Automating around scarcity by using virtual resources

[posted on behalf of Usman Muzaffar, who is on a long flight with no WiFi]

Here’s a sobering truth that shows up often in software automation: people are way better at sharing stuff than computers are. For example: say you have a scarce resource, like a box with special hardware or a service with serial access. You’re tasked with automating a software build/test/release workflow, and part of it needs to talk to this One Big And Fancy Thing. Do you try to teach your build script good playground behavior, so it automatically knows when to wait politely (and when, as deadlines approach, it should bully its way to the top of the slide), or do you declare this problem out-of-scope, and just provide the hook to let the team manage access manually?

The default on that checkbox is: *don’t automate*, for two reasons. First: letting people handle it means no extra work. More importantly, because we’ve been doing it our whole life, we’re actually pretty good at adapting to environments where we have to share things, whether that’s roads or restrooms or rack space. A small number of people on the same team with similar goals will usual self-organize around a few ground rules with a minimum of fuss. One clear and crisply delivered directive at a weekly team meeting (“OK guys the new 32-way sol box is for the full server test suite, so give that priority and check with each other before you use it for other stuff”) is often all it takes.

Second, technically getting the semantics of shared simultaneous access right is a notorious pain in the neck. As in any software automation system, there’s no credit for a partial answer: it’s a net loss if your script still needs a babysitter for the corner cases. So that means your solution needs to take selection and queuing and load into account, and have mechanisms for priority and pre-emption and be smart about busted network connections. More fundamentally, at its core it usually boils down to something awfully close to multithreaded programming, with the usual challenges in that space around semaphores, locks, deadlocks, races. Great stuff in a CS course or maybe your server’s ConnectionPool class — rathole alert in your build and test system!

So, largely with good reason, the automation train comes to a screeching halt right here. It’s just not worth the effort to build a system that’s going to manage the synchronization for parallel access to scarce resources. In other words: when shared resources wind up in the software production system, people show up next to them, and that sucks all the fun (and potential efficiency gains) out of automation. What to do?

One thing worth investigating are tools that can handle this for you.  Solving this was a key goal for our ElectricCommander product. Commander lets you describe your job as a series of command line steps, and each step can be specified to run on a resource. A resource is simply a system that we’ll remotely execute commands on, and it comes with a sack full of infrastructure goodies you’d expect like pooling, exclusive reservation, broadcast, security, access control, load balancing, and fault tolerance. As a user of the system, you specify what you want to run, and where you want to run it, press the ‘Go’ button and Commander does the rest, queuing steps when resources are oversubscribed and efficiently scheduling around your other constraints. Nice!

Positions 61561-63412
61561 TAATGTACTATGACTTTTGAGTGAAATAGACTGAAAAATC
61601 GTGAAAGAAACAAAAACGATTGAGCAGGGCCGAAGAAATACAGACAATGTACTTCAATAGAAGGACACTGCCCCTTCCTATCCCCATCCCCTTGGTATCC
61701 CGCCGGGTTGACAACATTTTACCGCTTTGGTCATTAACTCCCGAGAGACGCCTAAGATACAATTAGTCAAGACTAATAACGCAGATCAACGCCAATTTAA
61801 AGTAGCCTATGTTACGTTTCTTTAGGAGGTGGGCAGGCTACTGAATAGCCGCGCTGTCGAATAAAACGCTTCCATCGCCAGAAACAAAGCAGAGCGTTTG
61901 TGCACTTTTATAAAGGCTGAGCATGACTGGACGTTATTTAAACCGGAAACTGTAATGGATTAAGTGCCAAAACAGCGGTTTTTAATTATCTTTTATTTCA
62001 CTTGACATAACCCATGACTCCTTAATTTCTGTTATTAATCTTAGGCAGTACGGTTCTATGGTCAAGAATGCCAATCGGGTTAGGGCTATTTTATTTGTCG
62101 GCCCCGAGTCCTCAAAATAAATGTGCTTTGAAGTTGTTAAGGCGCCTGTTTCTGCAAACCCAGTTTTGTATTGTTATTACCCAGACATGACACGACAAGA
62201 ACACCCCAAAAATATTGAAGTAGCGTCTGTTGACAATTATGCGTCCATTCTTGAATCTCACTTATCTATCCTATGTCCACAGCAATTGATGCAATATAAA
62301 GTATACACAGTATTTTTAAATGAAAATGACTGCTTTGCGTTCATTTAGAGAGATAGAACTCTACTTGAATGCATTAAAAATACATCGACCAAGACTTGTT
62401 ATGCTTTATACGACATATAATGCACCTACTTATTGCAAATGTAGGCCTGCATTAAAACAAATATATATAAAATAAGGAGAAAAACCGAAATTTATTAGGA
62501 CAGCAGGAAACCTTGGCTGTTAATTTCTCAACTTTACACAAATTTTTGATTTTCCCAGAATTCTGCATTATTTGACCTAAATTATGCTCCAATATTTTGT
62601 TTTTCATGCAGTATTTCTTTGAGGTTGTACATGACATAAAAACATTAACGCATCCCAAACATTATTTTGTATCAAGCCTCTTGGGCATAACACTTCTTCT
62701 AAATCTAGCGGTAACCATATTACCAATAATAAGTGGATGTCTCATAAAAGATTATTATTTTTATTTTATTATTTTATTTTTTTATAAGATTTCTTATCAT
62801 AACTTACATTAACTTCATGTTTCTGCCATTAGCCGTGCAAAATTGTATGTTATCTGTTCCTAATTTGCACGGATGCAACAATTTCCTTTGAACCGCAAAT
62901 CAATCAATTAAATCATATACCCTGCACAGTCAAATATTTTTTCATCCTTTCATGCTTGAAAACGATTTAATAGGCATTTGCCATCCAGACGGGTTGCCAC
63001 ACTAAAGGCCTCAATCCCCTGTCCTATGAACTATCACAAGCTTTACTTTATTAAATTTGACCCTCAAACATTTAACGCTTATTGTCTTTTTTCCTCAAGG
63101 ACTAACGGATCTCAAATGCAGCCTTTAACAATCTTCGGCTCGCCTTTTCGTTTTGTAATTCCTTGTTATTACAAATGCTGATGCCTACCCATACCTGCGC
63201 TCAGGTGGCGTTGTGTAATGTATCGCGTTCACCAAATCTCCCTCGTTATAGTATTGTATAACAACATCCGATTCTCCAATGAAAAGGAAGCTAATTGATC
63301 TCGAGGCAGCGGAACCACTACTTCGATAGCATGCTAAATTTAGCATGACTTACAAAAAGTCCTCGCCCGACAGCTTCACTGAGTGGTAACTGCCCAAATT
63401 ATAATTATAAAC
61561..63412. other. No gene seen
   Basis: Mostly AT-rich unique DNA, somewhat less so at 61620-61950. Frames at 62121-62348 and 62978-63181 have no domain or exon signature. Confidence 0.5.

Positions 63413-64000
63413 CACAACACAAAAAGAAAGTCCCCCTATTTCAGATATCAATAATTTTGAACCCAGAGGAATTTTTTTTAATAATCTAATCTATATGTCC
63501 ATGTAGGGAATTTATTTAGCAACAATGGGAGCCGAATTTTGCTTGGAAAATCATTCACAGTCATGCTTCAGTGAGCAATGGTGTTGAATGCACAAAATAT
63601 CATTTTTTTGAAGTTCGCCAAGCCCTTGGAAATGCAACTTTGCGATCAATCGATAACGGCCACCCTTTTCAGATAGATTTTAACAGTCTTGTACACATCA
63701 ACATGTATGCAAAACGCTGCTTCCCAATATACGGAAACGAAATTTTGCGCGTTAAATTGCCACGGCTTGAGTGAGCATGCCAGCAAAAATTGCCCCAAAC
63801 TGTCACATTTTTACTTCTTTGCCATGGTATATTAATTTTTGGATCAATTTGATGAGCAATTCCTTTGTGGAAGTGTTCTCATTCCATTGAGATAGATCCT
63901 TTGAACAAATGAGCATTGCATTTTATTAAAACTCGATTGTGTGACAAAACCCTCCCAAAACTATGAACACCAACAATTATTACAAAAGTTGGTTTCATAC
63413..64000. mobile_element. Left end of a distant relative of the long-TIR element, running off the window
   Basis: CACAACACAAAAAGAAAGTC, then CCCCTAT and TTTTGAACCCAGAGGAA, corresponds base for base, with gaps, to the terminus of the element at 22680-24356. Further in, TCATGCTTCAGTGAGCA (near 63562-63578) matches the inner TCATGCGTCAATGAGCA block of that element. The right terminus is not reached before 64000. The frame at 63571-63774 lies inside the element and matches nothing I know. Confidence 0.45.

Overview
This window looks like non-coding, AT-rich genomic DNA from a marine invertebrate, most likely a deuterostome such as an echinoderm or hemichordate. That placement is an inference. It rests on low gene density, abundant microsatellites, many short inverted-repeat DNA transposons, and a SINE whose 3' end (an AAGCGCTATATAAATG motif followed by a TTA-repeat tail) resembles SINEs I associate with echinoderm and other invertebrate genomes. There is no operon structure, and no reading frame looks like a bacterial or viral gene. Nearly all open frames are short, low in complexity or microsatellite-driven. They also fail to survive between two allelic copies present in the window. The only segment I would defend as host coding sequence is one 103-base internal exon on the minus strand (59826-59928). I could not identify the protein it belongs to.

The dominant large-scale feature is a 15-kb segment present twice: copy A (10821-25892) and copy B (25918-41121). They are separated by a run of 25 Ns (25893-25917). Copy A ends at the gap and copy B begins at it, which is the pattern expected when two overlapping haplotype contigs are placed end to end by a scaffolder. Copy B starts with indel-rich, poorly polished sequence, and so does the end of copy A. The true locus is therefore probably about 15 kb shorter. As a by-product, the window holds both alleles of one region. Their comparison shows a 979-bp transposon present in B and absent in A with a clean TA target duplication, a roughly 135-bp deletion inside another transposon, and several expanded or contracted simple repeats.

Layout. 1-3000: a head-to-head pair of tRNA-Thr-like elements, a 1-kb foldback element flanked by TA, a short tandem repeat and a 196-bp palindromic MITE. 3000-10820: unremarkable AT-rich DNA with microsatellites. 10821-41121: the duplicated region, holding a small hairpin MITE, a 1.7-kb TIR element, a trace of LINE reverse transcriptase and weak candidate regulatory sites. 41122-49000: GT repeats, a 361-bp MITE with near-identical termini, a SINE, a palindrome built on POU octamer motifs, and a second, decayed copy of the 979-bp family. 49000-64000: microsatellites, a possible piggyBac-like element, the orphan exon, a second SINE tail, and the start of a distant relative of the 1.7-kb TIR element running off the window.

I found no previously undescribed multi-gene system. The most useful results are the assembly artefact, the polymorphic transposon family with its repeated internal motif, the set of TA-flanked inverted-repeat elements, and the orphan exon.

Then one day a customer asked us how they could automatically control access to a piece of hardware that simulated network traffic critical to the product’s system test. This wasn’t a gadget we could install software on; indeed, we couldn’t directly connect to it at all, so Commander can’t treat it as a resource. But it soon became evident that we could solve this just as elegantly with a simple tweak to the approach. Fundamentally, we needed the ability to specify that a step 1) needed access, 2) must block when it wasn’t available, and 3) once acquired, hang on to it until it was done. If something could just take care of this synchronization and queuing, the test could connect to the traffic simulator directly and simply execute as if invoked manually.

In other words: the problem called for a *subset* of Commander resources;  ignore half the stuff in the goodie sack (remote login, execution, fault tolerance, etc.) and you’re left with a general purpose resource access and acquisition facility. We set up dummy resources (good old, always up and ready for this sort of game!), injected them into the workflow and configured the job to hang on to them as long as it was talking to the traffic simulator. It worked beautifully: each test run was guaranteed to get just the access it needed, and for the first time, the customer had safe, parallel end-to-end automation for the full test cycle.

More importantly, this design pattern, since dubbed Virtual Resources, opened a whole new realm of possibilities. Once you start looking for them, there are *lots* of shared things in a software system that aren’t compute hosts, and they’re all threatening or overcomplicating automation in some way or another.  We’ve used Virtual Resources to manage access database tables, SCM labels, virtual machines, filesystem repositories, flaky external systems that don’t like more than one client talking to them, and our customers keep showing us new ways. It’s a great example of how the core of a clean design — a resource is something a job can request and relinquish — was readily adapted to a wider set of problems around Software Production Automation.